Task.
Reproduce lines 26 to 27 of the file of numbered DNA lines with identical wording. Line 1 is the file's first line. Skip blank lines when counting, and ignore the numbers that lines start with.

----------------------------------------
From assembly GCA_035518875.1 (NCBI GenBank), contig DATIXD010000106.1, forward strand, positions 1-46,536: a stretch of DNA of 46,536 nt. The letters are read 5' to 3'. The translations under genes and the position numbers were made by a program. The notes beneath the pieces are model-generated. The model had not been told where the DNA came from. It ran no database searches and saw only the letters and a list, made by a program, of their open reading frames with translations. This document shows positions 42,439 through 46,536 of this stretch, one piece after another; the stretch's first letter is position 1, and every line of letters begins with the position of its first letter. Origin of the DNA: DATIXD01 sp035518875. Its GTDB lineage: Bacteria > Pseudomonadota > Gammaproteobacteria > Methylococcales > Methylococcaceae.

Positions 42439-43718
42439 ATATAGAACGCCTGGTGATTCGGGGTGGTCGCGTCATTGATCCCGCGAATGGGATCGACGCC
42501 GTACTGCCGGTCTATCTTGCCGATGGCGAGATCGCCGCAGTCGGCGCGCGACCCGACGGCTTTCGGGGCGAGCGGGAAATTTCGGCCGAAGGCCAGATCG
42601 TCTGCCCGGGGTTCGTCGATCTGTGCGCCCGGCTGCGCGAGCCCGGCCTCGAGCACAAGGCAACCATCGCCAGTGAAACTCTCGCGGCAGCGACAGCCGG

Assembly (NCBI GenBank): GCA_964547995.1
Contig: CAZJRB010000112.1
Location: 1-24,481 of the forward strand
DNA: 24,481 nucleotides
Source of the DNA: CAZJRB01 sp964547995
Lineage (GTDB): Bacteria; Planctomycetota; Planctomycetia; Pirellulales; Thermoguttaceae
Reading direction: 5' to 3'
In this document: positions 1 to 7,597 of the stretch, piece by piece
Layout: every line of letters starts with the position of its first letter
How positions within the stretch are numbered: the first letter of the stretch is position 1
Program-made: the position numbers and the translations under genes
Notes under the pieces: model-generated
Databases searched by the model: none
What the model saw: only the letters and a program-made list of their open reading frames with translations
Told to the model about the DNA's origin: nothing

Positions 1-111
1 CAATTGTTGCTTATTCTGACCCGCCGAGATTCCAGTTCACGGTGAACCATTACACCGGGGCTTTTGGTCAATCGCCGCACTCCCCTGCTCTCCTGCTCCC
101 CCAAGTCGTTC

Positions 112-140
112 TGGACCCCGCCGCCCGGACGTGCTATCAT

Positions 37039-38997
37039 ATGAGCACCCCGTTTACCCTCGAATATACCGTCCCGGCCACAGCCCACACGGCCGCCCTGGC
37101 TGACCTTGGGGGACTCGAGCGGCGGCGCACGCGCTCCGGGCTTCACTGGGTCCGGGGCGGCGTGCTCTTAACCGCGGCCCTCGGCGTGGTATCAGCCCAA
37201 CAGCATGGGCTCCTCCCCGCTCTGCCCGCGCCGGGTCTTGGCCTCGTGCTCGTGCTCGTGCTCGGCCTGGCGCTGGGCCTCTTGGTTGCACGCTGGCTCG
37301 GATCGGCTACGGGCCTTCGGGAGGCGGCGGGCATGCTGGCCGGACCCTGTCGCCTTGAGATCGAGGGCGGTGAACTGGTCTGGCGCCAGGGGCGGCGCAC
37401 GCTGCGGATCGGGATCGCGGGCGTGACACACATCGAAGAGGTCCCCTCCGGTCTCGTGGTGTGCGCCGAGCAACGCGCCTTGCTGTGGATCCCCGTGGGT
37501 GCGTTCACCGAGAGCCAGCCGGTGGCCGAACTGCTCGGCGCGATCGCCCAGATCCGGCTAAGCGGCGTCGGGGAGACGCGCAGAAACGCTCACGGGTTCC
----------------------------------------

Positions 37039-38997
37039 ATGAGCACCCCGTTTACCCTCGAATATACCGTCCCGGCCACAGCCCACACGGCCGCCCTGGC